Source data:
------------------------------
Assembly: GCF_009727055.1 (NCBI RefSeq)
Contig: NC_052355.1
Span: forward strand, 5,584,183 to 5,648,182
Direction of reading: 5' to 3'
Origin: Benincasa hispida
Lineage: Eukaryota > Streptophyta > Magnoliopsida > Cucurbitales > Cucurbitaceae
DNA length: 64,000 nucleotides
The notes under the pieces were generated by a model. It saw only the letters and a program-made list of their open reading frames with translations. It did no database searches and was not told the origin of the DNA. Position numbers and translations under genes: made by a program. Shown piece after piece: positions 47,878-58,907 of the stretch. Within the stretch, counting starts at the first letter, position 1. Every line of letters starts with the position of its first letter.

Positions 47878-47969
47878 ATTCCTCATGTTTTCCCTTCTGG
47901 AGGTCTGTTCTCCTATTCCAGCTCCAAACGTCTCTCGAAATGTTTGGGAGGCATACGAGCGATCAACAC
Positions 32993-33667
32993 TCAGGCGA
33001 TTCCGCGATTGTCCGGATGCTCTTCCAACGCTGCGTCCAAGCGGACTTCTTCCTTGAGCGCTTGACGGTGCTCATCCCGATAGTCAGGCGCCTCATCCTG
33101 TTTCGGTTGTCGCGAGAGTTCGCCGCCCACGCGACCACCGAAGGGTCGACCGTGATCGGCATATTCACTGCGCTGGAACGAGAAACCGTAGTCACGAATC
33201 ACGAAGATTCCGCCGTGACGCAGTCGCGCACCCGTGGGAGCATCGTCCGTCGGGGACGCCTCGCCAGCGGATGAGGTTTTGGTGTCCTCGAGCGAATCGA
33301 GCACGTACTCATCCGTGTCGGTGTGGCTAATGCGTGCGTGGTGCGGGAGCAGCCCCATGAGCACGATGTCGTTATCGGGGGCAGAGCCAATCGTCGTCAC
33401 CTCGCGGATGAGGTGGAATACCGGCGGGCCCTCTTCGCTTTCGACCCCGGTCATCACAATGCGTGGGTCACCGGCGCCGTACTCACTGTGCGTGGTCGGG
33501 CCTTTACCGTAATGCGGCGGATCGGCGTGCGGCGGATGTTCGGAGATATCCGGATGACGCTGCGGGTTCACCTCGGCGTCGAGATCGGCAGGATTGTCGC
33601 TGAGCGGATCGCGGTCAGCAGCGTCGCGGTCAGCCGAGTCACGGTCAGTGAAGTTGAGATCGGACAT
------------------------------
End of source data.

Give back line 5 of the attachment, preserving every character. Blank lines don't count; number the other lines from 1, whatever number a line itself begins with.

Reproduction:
Origin: Benincasa hispida